Bad news for the vaquita as environmentalists find one of the last of its kind washed up on the shores of the Gulf of California. The animal is threatened by illegal gillnets.
Environmentalists said conservation of the world's smallest porpoise was dealt a blow this week, after they found a dead baby vaquita washed up on Mexico's shores. The animal is on the verge of extinction with scientists estimating there are only about 30 left.
The newborn was found with its umbilical cord still attached on a beach in the Gulf of California by U.S. environmental NGO Sea Shepherd, which said it is working with Mexican authorities to ascertain what killed the animal.
Locals also reported spotting the body of an adult vaquita and provided pictures to the Sea Sheperd crew which has been unable to locate it. It is unclear whether it was the newborn's mother.
"Under the stress of fighting for its life, a mother could have discharged the calf," said Sea Sheperd activist Oona Layolle in a statement.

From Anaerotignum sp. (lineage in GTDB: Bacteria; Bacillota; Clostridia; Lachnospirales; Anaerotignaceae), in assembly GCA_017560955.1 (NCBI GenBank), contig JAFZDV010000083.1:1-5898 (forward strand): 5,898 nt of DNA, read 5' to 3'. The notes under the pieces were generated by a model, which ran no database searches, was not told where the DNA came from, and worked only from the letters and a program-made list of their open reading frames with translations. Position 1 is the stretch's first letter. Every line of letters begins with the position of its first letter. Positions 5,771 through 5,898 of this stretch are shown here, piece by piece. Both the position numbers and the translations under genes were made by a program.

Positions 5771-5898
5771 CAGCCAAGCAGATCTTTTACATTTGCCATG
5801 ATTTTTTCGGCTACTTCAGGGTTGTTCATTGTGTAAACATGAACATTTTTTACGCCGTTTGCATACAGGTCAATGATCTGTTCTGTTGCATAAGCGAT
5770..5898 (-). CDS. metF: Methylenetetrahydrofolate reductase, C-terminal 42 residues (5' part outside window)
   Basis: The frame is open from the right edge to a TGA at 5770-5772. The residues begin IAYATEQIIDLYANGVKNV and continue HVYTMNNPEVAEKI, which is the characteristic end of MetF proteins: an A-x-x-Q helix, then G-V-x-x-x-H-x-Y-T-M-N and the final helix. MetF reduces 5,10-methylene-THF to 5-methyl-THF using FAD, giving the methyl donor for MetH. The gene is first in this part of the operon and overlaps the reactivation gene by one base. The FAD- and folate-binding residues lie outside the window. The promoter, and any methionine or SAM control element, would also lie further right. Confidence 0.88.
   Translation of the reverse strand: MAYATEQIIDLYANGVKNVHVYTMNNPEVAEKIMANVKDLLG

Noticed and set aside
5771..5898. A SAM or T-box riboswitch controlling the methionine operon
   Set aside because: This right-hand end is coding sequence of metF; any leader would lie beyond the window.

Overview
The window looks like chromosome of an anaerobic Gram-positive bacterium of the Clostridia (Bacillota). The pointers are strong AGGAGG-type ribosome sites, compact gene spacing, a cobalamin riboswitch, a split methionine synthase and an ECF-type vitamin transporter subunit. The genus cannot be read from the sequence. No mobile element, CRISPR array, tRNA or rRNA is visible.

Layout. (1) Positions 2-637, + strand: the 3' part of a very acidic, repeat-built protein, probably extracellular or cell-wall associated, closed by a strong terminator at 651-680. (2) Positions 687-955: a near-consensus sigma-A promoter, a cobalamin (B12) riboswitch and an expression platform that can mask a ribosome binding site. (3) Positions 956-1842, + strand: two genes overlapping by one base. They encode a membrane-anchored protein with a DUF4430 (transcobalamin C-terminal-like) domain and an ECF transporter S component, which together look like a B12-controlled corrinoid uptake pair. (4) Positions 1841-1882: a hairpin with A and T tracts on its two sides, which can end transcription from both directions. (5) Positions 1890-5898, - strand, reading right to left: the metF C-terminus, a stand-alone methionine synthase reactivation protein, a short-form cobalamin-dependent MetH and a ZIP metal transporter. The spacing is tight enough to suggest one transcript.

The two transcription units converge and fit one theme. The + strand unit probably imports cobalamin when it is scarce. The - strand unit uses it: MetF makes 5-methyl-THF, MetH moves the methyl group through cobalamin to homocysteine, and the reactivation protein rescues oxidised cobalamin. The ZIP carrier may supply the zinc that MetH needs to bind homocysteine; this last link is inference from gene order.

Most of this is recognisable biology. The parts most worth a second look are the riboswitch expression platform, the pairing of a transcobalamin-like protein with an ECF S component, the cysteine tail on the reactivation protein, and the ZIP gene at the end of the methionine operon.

The main threat to the vaquita is drowning in gillnets used to illegally catch another endangered species, a large fish called the totoaba. The totoaba's dried swim bladder is often shipped to China where this "aquatic cocaine" fetches a high price.
Scientists recently announced a last-ditch effort to save the porpoise by capturing some specimens and putting them in an enclosure in the Gulf of California to allow them to reproduce. But some environmentalists say the risk of the animals dying in the process is too high.